facebook twitter instagram linkedin google youtube vimeo tumblr yelp rss email podcast phone blog search brokercheck brokercheck Play Pause
%POST_TITLE% Thumbnail

Saving vs. Paying Down Debt

“Should I be saving for retirement or paying down debt? I just don’t know what to do.”

This is a question/reaction that we receive often from prospects or new clients. It’s a tough question to answer because everyone is different and there are a multitude of factors that play a role in how to answer that question (age, interest, cash balance, goals, etc.). In general, we believe that savings vs. paying down debt is a balancing act. We don’t want to forego the compound interest that we could have received because we waited to save while we pay down our debts. But we also don’t want high paying debts to accrue interest for longer than needed because we were focused on savings. Below are a few things to consider that may help you navigate when faced with the question, “Should I be saving or should I be paying down debt”

Do I have an emergency bucket? 

                An emergency bucket is a cash balance that reflects a portion of your living expenses that you can live off of in case of emergency. This amount can be anywhere between 3-12 months of living expenses depending on the person’s lifestyle. This is an important factor to determine before saving/spending down debt because if you lose your job or a medical emergency arises or your car breaks down, etc. and you don’t have the ability to pay it off; more often than not, you will use your credit card and that is how people will spiral into debt. By setting up an emergency bucket, you are preventing yourself from getting stuck in bad debt.

What type of debt do I have?

                Recognizing what type of debt you have will help you decide if it makes sense to pay off and or save. People often think that all debt is bad debt and that’s not the case, so it’s important to recognize the difference. Debts, that give you the opportunity to acquire property with the potential for price appreciation (i.e., Mortgage) or debts that give you the opportunity to learn & grow (i.e., Student loans) are generally considered to be good debt. And depending on the interest rate, do not have to be paid off quickly and can be balanced with saving for retirement. On the other hand, there are certainly bad debts that should be avoided at all costs and if not, should be paid off as soon as possible. These types of debts generally leave you with nothing to show for and often put you in a worse spot than you were previously (i.e., Credit Card & Car Loans). These bad debts should be paid off sooner rather than later and normally should be prioritized over gung-ho savings.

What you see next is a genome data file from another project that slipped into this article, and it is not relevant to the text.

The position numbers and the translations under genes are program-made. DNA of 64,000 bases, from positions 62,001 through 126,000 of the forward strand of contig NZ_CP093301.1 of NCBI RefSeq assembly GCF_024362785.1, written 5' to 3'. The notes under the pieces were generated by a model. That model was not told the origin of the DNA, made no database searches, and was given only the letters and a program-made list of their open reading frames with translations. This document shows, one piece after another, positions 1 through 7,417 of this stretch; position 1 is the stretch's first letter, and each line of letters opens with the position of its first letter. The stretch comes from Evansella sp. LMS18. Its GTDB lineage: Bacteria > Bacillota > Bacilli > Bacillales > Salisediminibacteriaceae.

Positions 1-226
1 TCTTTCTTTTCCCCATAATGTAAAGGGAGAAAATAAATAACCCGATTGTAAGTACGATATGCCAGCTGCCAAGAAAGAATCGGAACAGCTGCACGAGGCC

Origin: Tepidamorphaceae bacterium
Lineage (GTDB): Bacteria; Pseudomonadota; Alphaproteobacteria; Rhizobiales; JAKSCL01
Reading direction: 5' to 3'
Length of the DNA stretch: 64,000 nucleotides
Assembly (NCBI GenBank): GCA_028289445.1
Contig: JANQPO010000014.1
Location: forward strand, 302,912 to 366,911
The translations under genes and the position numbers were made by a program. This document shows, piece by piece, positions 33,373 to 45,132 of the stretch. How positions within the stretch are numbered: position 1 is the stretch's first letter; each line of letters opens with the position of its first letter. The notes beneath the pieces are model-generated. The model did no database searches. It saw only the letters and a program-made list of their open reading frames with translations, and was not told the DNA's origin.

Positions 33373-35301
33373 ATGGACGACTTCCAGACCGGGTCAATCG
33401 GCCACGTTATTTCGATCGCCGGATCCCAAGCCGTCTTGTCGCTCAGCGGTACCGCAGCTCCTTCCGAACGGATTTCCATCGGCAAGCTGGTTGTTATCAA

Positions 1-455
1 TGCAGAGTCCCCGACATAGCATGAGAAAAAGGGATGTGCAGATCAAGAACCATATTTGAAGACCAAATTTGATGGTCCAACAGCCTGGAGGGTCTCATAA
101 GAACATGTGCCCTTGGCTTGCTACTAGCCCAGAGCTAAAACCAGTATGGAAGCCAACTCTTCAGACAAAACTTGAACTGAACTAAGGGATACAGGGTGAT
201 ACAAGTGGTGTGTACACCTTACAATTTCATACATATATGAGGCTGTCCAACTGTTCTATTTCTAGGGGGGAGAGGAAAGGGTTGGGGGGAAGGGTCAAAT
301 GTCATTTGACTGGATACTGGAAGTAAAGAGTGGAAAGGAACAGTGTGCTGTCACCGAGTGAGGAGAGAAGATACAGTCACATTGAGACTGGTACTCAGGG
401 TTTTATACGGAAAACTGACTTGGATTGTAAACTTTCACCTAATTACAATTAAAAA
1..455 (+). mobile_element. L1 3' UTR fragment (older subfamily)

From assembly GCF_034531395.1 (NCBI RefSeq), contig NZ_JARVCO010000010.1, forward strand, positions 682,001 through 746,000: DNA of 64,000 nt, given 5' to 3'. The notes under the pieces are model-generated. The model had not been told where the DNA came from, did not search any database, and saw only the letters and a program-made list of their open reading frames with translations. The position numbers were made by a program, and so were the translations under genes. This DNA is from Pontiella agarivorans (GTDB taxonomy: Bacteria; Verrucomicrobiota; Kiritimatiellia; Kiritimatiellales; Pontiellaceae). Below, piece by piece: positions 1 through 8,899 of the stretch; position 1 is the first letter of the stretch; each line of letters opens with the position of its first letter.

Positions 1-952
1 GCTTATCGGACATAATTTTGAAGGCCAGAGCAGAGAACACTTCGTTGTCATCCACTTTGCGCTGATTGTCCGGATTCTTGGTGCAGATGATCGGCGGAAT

What is the interest on my debt? 

Over the last 2-3 years, homeowners have enjoyed the historically low interest rates (2%-4%) offered by lending companies for their mortgages. Debt like this is good and should be paid off by paying the bare minimum. The idea behind that is, by using the dollars that you would have allocated toward paying off your mortgage faster can instead be invested for the long term and hopefully outpace the 2%-4% mortgage interest rates. On the other hand, there are debts, like credit cards, which carry interest rates anywhere north of 20%. Debts, like these need to be wiped out as soon as possible. But that is easier said than done.

Once you’ve established your emergency bucket and have determined what type of debt you have, it would be a good idea to talk to your financial advisor to develop a holistic plan around your goals and how to conquer your debt.

If you have any questions, please call the office at 215-376-5530 or visit our website at www.thrivewealth.com.